• Accept a "next token/page/ID" whenever possible, so that API calls do not retrieve the entire collection of records during every execution but rather from a recent point in time. The scanDeltaItems generator method in the example above follows this pattern.
  • Persist the last page number, token or record ID right after processing, so that following executions of the component process new records to minimize the amount of duplicate events, execution time and delayed events. Following the same Microsoft OneDrive example, check the processEvent method in this component for an example.

Capturing Sensitive Data

If users are required to enter sensitive data, always use secret props.

Promoting Reusability

App Files

App files contain components that declare the app and include prop definitions and methods that may be reused across components. App files should adhere to the following naming convention: [app_name_slug].app.js. If an app file does not exist for your app, please reach out.

Prop Definitions

Whenever possible, reuse existing prop definitions.

If a prop definition does not exist and you are adding an app-specific prop that may be reused in future components, add it as a prop definition to the app file. Prop definitions will also be surfaced for apps the Pipedream marketplace.


Whenever possible, reuse methods defined in the app file. If you need to use an API for which a method is not defined and it may be used in future components, define a new method in the app file.

Use the JS Docs pattern for lightweight documentation of each method in the app file. Provide a description and define @params and @returns block tags (with default values if applicable — e.g., [foo=bar]). This data will both help with reusability and will be surfaced in documentation for apps in the Pipedream marketplace. For example:

export default {
  methods: {
     * Get the most recently liked Tweets for a user
     * @params {Object} opts - An object representing the configuration options
     * for this method
     * @params {String} opts.screenName - The user's Twitter screen name (e.g.,
     * `pipedream`)
     * @params {String} [opts.count=200] - The maximum number of Tweets to
     * return
     * @params {String} [opts.tweetMode=extended] - Use the default of
     * `extended` to return non-truncated Tweets
     * @returns {Array} Array of most recent Tweets liked by the specified user
    async getLikedTweets(opts = {}) {
      const { screenName, count = 200, tweetMode = "extended" } = opts;
      const { data } = await this._makeRequest({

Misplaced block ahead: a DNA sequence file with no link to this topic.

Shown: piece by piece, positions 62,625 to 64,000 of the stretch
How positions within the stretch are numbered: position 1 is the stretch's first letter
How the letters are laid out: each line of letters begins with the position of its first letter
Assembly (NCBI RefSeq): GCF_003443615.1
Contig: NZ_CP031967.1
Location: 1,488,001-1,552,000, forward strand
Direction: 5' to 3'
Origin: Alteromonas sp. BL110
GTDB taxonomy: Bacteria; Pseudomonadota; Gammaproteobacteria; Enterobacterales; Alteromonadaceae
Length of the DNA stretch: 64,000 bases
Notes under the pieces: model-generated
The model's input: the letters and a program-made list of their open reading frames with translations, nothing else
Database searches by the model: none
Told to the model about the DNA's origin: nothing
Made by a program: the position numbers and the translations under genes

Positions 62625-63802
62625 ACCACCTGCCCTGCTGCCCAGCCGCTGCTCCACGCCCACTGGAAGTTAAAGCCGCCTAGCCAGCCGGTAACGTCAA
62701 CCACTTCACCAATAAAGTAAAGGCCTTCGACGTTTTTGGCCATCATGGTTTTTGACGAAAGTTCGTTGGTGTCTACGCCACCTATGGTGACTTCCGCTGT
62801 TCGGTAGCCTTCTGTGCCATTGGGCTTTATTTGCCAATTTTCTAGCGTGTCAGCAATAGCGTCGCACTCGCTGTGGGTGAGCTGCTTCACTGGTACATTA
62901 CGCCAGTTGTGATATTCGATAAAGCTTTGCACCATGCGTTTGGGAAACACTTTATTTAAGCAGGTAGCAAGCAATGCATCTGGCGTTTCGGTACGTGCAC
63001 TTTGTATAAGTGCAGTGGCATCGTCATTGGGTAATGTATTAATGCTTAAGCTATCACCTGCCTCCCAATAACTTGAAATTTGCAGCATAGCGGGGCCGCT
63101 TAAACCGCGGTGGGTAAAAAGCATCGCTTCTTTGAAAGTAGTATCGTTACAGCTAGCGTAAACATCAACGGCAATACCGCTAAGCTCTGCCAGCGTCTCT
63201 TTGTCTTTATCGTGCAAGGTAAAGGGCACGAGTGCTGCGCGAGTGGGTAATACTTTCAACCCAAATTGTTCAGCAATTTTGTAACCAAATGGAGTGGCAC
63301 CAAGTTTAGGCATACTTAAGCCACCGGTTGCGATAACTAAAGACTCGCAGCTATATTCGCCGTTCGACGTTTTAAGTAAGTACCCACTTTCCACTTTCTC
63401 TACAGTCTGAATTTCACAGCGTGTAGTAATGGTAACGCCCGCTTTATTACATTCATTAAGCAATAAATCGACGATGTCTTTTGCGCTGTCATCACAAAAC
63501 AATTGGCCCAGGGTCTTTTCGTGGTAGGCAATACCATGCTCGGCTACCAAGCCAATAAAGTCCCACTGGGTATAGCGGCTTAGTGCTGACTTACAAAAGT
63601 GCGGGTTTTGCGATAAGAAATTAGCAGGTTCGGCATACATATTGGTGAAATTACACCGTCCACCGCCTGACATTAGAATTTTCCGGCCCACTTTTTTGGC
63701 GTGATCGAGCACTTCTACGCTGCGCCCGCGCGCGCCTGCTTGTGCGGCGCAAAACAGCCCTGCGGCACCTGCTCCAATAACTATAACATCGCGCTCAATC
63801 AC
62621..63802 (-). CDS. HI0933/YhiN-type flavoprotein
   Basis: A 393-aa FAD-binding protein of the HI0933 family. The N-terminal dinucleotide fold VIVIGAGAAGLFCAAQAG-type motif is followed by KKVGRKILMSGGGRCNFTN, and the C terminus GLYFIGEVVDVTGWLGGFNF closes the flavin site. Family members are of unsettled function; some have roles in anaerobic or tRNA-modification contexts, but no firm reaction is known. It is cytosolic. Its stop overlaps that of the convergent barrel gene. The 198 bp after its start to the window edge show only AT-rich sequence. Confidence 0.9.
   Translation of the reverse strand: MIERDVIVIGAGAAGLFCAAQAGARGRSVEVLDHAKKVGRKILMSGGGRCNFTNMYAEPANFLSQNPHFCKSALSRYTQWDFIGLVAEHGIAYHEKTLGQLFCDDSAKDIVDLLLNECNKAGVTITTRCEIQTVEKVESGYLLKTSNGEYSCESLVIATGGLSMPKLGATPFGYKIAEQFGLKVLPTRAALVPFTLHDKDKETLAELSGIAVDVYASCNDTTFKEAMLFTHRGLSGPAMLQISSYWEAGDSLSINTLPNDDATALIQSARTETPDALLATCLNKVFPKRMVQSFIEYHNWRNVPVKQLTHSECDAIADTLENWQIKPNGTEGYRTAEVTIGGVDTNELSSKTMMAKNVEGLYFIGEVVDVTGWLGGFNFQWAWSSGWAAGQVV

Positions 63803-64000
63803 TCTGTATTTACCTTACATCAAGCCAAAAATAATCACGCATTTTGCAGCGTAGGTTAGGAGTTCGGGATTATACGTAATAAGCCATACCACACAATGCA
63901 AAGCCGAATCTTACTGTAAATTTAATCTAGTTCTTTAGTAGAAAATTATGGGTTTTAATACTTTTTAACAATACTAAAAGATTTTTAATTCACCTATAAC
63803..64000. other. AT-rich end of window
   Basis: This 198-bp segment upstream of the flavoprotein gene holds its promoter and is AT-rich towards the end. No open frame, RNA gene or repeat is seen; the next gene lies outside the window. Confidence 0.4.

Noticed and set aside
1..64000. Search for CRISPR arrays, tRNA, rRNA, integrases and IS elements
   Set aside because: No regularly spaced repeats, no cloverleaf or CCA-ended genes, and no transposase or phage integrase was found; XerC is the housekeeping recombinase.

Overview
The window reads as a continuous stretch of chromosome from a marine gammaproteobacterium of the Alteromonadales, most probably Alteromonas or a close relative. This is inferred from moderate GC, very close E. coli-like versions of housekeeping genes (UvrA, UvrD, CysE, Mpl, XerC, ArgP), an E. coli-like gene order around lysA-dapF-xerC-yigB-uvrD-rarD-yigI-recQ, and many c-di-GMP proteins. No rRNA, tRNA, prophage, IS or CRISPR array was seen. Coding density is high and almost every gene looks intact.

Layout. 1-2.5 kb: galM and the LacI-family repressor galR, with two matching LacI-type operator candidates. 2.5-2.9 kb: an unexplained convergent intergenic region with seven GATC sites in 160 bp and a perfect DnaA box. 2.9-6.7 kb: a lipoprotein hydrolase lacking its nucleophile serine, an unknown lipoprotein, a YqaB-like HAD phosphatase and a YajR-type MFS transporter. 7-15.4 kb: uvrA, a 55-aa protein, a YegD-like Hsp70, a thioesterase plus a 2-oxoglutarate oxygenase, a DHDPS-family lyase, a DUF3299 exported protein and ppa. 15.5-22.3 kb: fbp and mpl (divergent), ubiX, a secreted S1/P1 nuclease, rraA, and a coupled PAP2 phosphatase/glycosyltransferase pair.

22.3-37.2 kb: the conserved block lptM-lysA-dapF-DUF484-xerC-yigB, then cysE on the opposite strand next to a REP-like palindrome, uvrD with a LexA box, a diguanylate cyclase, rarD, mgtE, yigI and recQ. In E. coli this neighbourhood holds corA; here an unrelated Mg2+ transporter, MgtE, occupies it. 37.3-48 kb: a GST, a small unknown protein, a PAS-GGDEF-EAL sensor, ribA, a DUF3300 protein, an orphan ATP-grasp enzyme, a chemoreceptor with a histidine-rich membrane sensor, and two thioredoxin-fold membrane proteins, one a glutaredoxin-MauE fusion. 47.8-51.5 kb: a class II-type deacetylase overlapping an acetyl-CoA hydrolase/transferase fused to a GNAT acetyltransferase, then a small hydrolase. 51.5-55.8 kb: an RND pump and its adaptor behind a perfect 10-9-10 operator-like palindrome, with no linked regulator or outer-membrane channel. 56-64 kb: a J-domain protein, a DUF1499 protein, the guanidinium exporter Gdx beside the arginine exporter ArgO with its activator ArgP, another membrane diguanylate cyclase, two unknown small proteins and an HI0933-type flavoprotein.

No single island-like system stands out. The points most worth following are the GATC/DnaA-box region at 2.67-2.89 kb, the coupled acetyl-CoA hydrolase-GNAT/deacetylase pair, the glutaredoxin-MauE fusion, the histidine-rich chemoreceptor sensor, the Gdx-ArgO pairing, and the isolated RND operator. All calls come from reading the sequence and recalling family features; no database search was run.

url: "",
        params: {
          screen_name: screenName,
          tweet_mode: tweetMode,
      return data;


Pipedream does not currently support unit tests to validate that changes to app files are backwards compatible with existing components. Therefore, if you make changes to an app file that may impact other sources, you must currently test potentially impacted components to confirm their functionality is not negatively affected. We expect to support a testing framework in the future.

Common Files (optional)

An optional pattern to improve reusability is to use a common module to abstract elements that are used across to multiple components. The trade-off with this approach is that it increases complexity for end-users who have the option of customizing the code for components within Pipedream. When using this approach, the general pattern is:

  • The .app.js module contains the logic related to making the actual API calls (e.g. calling axios.get, encapsulate the API URL and token, etc).
  • The common.js module contains logic and structure that is not specific to any single component. Its structure is equivalent to a component, except that it doesn't define attributes such as version, dedupe, key, name, etc (those are specific to each component). It defines the main logic/flow and relies on calling its methods (which might not be implemented by this component) to get any necessary data that it needs. In OOP terms, it would be the equivalent of a base abstract class.
  • The component module of each action would inherit/extend the common.js component by setting additional attributes (e.g. name, description, key, etc) and potentially redefining any inherited methods.